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Let’s hear it for contempt

The Blairite ‘Respect agenda’ is bunkum. We must all be free to insult each other or else only bullies will prevail


Stealthily, an idea which was born under New Labour has wormed itself into the imagination of post-millennial Britain. It is the concept of Respect, not least as applied to how we talk or write about each other. The implications of the ‘Respect agenda’ for free speech are perilous, and subterranean — the more insidious for imposing self-censorship by means of a model of supposed 21st-century good manners backed by laws which ‘send a message’ and chill the climate in which ‘hate-speech’ might otherwise occur.

The message is that we may argue at will in abstract terms, but should not offend

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other groups in society by speech or writing that they find personally hateful.

At first glance this rule sounds innocuous. But I believe that the freedom to give gratuitous offence, to mock, sneer, scorn, belittle, deride and verbally abuse, is one of the most important pillars in the power of language to challenge belief and behaviour. Hate-speech, far from being gratuitous, is a cornerstone of our liberty.

I know from the response whenever I write contemptuously about religious belief or practice that many readers think my error has not been arguing against what some believe, but being ‘gratuitously’ offensive to the people who believe it.Words like ‘superstitious’, ‘idiotic’ or ‘delusional’, all of which I’ve used of certain religious believers, fall into this category.

I know from responses to my somewhat lonely defence last year of Jan Moir’s right to publish her oblique attack on the late Stephen Gately, that sneering at him personally — not arguing against homosexual practice in general —was the error many

Scorn has always been so sharp and prominent a weapon in the battle of ideas thought the Daily Mail’s columnist should have been censured by the Press Complaints Commission for committing.

Readers outraged that a columnist should call Roman Catholic relic-worshippers ‘superstitious’ form an almost entirely different set of people from the readers outraged that Jan Moir should use the word ‘sleazy’ of a gay man’s death after drinking heavily in a club. Indeed, many in each set would have defended a columnist’s right to offend those in the other set as gratuitously as she or he chose. But both sets implicitly base their objection upon the same assertion. Others should be entitled to make a general argument against a cause, they would say (at least as regards their own cause), but not ‘gratuitously’ to hurt the feelings of real people associated with that cause.

It was Blairites who coined the term ‘Respect agenda’. Catch-all in its ambit,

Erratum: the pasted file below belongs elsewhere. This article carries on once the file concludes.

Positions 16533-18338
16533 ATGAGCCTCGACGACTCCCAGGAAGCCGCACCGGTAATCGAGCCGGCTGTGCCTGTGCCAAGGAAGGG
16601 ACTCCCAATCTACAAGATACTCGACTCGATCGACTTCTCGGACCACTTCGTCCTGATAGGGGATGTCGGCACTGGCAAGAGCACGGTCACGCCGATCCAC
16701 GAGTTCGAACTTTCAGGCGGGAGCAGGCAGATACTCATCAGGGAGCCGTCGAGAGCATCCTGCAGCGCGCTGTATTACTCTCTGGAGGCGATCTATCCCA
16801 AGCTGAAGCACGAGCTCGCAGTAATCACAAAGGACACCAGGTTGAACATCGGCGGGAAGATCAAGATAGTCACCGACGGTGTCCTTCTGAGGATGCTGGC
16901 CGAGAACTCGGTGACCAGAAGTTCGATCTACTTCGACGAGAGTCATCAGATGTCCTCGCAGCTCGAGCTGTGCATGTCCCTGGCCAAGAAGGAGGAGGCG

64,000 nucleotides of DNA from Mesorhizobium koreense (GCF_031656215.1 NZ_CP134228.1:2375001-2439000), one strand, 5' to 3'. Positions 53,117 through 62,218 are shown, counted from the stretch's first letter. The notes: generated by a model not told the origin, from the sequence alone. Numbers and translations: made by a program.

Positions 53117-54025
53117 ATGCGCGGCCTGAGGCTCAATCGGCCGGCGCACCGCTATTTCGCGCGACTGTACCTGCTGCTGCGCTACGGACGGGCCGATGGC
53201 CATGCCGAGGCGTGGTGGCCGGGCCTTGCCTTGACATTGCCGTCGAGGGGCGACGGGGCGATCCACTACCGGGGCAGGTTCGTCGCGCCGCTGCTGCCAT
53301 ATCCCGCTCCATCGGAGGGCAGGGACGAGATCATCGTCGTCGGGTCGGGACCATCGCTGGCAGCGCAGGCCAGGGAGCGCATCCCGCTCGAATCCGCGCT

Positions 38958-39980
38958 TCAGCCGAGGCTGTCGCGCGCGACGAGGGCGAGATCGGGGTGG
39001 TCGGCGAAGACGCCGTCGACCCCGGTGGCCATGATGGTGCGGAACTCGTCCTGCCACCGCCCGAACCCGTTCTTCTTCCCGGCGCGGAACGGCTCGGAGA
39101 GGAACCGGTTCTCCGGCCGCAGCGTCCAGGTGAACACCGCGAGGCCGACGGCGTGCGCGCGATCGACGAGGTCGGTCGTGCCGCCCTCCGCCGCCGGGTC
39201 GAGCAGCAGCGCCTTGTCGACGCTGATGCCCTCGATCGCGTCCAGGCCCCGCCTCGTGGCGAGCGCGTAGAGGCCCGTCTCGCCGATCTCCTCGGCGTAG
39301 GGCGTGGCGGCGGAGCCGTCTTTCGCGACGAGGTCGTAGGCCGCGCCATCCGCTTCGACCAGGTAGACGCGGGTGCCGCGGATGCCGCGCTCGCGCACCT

it carries a distinct message, a streetwise thought but suitable for embroidering onto a cushion. Respect — modern, cool, liberal and multicultural — finds equal favour with reactionary conservatives and free-thinking leftists, for it seems to be about common courtesy. Cool Britannia and Middle England meet in their shared distaste for what Respect’s slang calls ‘dissing’ (showing disrespect). It isn’t smart, it isn’t cool, to diss another’s faith, race, values, culture, gender, appearance or sexual orientation.

Post-millennial beneficiaries of Mr Blair’s ‘new Britain’ (and maybe David Cameron’s ‘modern Conservatism’ too) have as a foundation to the edifice of their social ethic, not an idea of deference to rules or hierarchy, but the free and manly thought that each of us, of our own volition, should respect the sensibilities, beliefs and tastes of our fellow citizens.

The idea has a wide range of applications, many of them unobjectionable, from leaving the pub quietly and taking care not to piss into other people’s privet hedges, to helping the elderly across the road, or disregarding race, gender or sexuality in the processing of job applications. But the Respect agenda also spawned the paraphernalia of Anti-Social Behaviour Orders (ASBOs) and the concept of hate-speech as a prosecutable crime.

The application of the Respect agenda to what it dubs hate-speech is exceptionally clear. Polite discussion is acceptable; vulgar abuse is not. We may dispute, but must not diss. Had Voltaire approved, he might have said ‘I disagree with everything you say, but will defend to the death your right not to have your opinions dissed.’

Except that Voltaire never would have approved. He lived by dissing. The great French polemicist’s talent for rational philosophical argument was limited; it is for impertinence and insult that he is remembered, and mockery at which he shines. Voltaire’s genius was for confronting blind, cruel or arrogant faith with common abuse; for pricking pomposity with vulgarity; for raillery; for taking down the pious a peg or two. The writer and his work become unexcep-

the spectator | 18 September 2010 |

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